July 26, 2012: A new study using European Southern Observatory (ESO) telescopes, including the Very Large Telescope, has shown that most very bright high-mass stars, which drive the evolution of galaxies, do not live alone. Almost three-quarters of the stars studied are found to have a close companion star, far more than previously thought. Surprisingly most of these pairs are also experiencing disruptive interactions, such as mass transfer from one star to the other, and about one-third are even expected to ultimately merge to form a single star. The results are published in the July 27 issue of the journal Science.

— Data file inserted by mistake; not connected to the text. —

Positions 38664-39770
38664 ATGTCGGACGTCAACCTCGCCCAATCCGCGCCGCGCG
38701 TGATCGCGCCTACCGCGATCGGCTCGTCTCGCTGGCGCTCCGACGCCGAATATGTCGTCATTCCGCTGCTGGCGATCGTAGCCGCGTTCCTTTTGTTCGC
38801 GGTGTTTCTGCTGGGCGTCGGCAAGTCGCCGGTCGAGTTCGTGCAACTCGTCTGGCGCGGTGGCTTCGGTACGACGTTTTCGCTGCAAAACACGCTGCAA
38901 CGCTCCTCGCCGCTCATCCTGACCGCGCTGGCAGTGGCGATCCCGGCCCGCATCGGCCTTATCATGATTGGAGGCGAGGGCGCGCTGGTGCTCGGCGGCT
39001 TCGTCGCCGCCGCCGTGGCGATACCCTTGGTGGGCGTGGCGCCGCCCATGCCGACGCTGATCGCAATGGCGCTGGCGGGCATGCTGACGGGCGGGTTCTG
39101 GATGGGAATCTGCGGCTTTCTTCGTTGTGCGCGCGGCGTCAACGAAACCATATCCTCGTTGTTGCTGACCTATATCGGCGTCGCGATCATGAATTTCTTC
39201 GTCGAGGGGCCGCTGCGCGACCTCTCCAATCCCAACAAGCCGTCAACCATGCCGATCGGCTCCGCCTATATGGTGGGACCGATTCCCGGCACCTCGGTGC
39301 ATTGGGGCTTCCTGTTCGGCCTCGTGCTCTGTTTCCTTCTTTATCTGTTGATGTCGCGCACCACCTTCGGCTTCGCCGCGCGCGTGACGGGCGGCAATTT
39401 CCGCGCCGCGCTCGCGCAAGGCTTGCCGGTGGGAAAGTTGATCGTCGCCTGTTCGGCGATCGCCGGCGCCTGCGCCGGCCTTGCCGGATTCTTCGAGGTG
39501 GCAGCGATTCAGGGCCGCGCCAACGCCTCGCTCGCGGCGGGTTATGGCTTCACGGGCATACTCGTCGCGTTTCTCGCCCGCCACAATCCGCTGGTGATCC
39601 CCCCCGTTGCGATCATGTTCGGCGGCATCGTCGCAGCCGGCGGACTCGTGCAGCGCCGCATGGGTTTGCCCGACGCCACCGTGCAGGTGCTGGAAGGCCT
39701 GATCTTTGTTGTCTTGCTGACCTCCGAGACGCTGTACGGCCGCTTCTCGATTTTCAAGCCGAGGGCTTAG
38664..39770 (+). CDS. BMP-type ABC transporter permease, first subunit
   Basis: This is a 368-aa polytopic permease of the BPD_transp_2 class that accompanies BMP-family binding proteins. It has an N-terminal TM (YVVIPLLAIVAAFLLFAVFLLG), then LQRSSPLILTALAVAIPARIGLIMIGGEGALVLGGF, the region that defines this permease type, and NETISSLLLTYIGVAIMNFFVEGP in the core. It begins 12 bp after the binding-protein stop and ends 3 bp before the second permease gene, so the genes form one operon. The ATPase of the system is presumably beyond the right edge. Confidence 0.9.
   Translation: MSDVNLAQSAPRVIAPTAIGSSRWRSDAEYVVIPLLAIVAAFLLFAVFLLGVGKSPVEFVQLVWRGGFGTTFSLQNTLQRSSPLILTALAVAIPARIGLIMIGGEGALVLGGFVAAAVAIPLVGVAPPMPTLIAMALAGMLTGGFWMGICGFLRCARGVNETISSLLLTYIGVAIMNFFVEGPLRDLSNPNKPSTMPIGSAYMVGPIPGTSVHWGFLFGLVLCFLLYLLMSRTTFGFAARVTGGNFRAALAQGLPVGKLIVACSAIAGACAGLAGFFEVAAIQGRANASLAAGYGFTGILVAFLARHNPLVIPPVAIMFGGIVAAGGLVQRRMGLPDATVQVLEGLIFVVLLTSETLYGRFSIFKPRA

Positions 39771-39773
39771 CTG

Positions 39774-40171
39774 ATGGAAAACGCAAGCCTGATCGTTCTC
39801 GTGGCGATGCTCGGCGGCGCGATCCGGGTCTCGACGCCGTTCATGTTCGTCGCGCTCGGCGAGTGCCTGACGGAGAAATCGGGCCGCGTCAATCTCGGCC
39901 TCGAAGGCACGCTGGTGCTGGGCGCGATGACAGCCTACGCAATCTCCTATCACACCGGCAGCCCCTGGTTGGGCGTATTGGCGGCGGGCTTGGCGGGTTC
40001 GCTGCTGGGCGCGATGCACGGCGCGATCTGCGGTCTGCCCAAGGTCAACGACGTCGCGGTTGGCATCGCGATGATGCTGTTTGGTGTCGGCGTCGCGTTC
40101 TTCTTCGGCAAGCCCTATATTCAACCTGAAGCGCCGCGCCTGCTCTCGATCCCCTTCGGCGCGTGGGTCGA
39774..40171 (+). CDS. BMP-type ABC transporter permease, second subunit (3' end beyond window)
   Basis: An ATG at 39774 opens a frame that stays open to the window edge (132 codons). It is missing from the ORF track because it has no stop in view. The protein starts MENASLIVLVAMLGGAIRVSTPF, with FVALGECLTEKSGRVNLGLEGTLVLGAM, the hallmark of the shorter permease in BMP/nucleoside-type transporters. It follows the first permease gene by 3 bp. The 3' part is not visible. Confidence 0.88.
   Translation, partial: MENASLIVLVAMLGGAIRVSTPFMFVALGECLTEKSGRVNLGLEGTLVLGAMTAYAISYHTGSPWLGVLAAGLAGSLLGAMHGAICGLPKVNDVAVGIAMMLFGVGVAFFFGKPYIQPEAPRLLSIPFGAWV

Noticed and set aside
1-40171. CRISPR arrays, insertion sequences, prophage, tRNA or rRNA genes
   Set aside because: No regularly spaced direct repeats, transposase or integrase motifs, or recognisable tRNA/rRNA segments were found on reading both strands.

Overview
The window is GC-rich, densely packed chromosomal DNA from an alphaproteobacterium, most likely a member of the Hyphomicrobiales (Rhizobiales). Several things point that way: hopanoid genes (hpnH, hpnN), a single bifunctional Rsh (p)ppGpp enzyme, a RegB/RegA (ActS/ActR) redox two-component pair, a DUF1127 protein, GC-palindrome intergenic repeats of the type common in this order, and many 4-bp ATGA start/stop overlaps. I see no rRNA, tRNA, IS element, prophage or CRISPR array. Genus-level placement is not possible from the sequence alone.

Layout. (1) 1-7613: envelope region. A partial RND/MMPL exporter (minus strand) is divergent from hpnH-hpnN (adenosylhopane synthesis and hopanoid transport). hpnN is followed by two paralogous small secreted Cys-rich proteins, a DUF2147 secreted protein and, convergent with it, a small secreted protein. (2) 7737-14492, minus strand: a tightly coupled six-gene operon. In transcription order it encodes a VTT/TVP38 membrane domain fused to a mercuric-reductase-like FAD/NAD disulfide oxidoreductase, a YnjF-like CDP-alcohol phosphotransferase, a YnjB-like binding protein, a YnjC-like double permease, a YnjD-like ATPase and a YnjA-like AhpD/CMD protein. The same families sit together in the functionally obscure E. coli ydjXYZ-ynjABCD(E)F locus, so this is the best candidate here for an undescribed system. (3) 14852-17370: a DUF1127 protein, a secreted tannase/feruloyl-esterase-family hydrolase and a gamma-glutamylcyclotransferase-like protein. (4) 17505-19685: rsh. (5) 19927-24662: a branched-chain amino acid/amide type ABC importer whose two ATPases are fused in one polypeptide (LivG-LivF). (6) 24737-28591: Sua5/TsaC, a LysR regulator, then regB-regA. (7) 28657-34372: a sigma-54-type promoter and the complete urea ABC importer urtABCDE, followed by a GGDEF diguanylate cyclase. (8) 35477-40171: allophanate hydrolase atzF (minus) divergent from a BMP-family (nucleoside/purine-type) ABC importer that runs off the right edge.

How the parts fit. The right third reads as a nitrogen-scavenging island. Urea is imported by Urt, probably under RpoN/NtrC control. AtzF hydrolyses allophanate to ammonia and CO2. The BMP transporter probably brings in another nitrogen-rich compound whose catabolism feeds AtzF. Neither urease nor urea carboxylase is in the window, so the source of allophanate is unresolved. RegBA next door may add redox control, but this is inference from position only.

The science team is composed of H. Sana (Amsterdam University, The Netherlands), S.E. de Mink (Space Telescope Science Institute, Baltimore, Md.; Johns Hopkins University, Baltimore, Md.), A. de Koter (Amsterdam University; Utrecht University, The Netherlands), N. Langer (University of Bonn, Germany), C.J. Evans (UK Astronomy Technology Center, Edinburgh, UK), M. Gieles (University of Cambridge, UK), E. Gosset (Liege University, Belgium), R.G. Izzard (University of Bonn, Germany), J.-B. Le Bouquin (Université Joseph Fourier, Grenoble, France) and F.R.N. Schneider (University of Bonn, Germany).See the rest: